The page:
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If the sum of the lengths of the hypotenuse and a side of a right triangle is given, show that the area of the triangle is maximum, when the angle between them is 60º. - Mathematics

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If the sum of the lengths of the hypotenuse and a side of a right triangle is given, show that the area of the triangle is maximum, when the angle between them is 60º.

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Solution

Let ABC be the right angled triangle with
base b and hypotenuse h.

Given that b+h=k

Let A be the area of the right triangle.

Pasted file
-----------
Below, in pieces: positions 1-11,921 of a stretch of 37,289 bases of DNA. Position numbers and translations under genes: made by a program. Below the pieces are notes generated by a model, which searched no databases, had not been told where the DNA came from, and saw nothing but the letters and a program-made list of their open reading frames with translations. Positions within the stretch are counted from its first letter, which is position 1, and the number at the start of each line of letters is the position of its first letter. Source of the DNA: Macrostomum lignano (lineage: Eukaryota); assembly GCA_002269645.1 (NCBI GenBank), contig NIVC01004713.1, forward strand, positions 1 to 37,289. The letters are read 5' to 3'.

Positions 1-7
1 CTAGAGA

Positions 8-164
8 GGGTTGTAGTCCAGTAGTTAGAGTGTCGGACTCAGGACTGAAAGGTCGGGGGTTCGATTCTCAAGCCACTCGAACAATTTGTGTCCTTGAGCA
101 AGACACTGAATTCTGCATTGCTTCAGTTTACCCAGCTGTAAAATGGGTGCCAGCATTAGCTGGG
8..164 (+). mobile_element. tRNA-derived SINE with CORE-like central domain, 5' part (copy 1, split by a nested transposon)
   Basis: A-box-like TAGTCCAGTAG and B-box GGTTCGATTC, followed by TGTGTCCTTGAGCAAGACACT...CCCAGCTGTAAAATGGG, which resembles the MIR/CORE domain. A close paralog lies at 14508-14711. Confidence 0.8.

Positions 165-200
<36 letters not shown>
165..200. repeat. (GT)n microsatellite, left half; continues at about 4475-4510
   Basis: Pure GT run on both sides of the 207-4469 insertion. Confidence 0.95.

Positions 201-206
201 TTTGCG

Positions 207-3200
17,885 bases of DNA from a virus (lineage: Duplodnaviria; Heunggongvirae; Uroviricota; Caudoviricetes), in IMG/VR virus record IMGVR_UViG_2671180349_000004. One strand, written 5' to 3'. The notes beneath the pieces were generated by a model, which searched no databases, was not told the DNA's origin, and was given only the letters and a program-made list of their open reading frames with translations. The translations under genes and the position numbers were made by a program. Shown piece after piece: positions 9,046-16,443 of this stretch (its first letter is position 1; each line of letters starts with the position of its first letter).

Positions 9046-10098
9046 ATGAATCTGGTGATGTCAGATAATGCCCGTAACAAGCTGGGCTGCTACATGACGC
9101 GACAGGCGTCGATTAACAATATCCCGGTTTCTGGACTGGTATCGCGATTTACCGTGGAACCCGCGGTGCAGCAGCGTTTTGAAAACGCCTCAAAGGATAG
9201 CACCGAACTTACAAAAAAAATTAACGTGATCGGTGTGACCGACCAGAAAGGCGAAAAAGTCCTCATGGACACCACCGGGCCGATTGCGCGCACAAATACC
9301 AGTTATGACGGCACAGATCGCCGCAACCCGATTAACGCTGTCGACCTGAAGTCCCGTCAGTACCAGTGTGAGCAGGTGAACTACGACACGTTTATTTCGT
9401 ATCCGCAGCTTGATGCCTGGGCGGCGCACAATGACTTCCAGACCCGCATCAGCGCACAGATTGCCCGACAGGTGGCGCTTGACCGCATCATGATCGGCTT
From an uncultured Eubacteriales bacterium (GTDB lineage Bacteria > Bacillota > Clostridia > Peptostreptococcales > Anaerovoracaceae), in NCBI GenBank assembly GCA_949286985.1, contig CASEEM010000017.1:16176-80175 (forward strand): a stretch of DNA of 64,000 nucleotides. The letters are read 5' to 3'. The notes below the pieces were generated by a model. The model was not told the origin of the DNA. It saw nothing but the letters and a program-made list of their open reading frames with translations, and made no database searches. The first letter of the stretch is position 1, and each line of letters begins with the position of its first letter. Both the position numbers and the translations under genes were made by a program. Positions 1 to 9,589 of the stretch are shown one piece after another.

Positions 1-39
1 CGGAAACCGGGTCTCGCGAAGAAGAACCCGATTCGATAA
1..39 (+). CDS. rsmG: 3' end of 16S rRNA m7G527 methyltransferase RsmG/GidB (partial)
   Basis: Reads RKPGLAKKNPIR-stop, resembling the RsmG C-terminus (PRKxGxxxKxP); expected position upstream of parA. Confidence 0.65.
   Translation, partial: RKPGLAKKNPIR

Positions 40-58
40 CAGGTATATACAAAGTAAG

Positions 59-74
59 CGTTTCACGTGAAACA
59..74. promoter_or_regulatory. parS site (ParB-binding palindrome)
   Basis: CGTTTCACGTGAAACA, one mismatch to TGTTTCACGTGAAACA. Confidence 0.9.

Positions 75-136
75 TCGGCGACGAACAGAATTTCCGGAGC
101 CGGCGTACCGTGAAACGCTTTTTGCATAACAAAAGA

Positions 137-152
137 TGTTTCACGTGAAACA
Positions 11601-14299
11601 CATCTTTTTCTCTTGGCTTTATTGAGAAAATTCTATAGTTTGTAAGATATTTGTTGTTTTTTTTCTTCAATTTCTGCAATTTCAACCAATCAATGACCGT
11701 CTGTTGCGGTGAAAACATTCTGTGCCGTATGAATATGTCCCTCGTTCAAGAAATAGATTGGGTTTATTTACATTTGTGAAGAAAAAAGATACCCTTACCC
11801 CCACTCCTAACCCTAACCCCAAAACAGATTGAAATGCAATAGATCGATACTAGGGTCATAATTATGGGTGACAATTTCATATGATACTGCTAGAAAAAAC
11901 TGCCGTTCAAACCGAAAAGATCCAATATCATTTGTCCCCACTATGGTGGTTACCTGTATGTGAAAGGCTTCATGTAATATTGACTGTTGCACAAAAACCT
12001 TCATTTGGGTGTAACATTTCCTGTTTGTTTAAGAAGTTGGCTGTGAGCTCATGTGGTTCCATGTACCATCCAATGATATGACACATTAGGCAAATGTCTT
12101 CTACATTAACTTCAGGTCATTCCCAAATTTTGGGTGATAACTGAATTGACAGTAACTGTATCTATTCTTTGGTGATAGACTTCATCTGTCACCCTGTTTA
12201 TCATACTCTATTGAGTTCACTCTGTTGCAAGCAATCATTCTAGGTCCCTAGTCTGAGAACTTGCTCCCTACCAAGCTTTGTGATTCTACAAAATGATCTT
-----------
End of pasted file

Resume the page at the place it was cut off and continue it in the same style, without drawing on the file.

`A=1/2 xxbxxsqrt(h^2-b^2)`

`A^2=1/4b^2(h^2-b^2)`

`A^2=b^2/4((k-b)^2-b^2) [because h=k-b]`

`A^2=b^2/4(k^2+b^2-2kb-b^2)`

`A^2=b^2/4(k^2-2kb)`

`A^2=(b^2k^2-2kb^3)/4`

``Differentiating the above function with respect to be, we have

`2A (dA)/(db)=(2bk^2-6kb^2)/4.......(1)`

`=>(dA)/(db)=(bk^2-3kb^2)/(2A)`

For the area to be maximum, we have

`(dA)/(db)=0`

`=>bk^2-3kb^2=0`

`bk=3b^2`

`b=k/3`

Again differentiating the function in equation (1), with respect to b, we have

`2((dA)/(db))2+2A(d^2A)/(db^2)=(2k^2-12kb)/4.....(2)`

Now substituting 0 and b in equation (2), we have

`2A(d^2A)/(db^2)=(2k^2-12k(k/3))/4`

`2A(d^2A)/(db^2)=(6k^2-12k^2)/12`

`2A(d^2A)/(db^2)=-k^2/2`

`2A(d^2A)/(db^2)=-k^2/(4A)<0`

Thus area is maximum at b=k/3.

Now, ` h=k-k/3=(2k)/3`

Let  be he angle between the base of triangle and hypotenuse of the right triangle.

Thus, `costheta=b/h=(k/3)/((2k)/3)=1/2`

`=>theta=cos^(-1)(1/2)=pi/3`

Concept: Simple Problems on Applications of Derivatives
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